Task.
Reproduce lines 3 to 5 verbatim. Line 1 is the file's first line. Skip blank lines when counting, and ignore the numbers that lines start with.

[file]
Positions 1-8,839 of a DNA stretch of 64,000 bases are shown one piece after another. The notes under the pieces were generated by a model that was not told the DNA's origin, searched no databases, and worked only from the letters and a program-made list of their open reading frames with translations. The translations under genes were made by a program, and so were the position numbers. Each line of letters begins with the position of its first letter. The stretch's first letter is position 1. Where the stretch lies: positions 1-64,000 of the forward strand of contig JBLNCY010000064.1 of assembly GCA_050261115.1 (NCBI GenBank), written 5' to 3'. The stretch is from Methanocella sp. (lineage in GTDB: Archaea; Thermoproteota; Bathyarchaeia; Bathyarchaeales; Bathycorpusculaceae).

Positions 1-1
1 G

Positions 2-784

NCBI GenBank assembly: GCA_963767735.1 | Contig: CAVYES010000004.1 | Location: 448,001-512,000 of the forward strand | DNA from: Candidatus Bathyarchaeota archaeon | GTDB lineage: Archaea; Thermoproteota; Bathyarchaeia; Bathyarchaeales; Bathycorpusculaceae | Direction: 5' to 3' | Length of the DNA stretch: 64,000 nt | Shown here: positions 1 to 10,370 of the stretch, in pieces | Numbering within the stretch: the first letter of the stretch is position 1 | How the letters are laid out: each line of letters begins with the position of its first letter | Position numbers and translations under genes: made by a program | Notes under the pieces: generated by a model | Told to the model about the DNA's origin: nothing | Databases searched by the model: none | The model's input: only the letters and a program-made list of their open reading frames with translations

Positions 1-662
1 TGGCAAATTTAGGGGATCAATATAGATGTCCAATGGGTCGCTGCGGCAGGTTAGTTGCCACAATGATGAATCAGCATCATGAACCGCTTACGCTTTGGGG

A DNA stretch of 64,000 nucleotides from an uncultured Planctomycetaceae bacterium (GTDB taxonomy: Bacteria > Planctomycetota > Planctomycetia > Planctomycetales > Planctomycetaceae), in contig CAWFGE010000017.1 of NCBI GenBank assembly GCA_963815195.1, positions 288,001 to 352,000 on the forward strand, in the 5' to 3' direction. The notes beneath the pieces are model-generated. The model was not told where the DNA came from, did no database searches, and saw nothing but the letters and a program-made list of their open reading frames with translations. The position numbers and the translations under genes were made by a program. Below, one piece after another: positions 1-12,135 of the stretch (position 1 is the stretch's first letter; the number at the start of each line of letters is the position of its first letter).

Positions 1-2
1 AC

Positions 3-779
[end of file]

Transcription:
1 G

Positions 2-784

NCBI GenBank assembly: GCA_963767735.1 | Contig: CAVYES010000004.1 | Location: 448,001-512,000 of the forward strand | DNA from: Candidatus Bathyarchaeota archaeon | GTDB lineage: Archaea; Thermoproteota; Bathyarchaeia; Bathyarchaeales; Bathycorpusculaceae | Direction: 5' to 3' | Length of the DNA stretch: 64,000 nt | Shown here: positions 1 to 10,370 of the stretch, in pieces | Numbering within the stretch: the first letter of the stretch is position 1 | How the letters are laid out: each line of letters begins with the position of its first letter | Position numbers and translations under genes: made by a program | Notes under the pieces: generated by a model | Told to the model about the DNA's origin: nothing | Databases searched by the model: none | The model's input: only the letters and a program-made list of their open reading frames with translations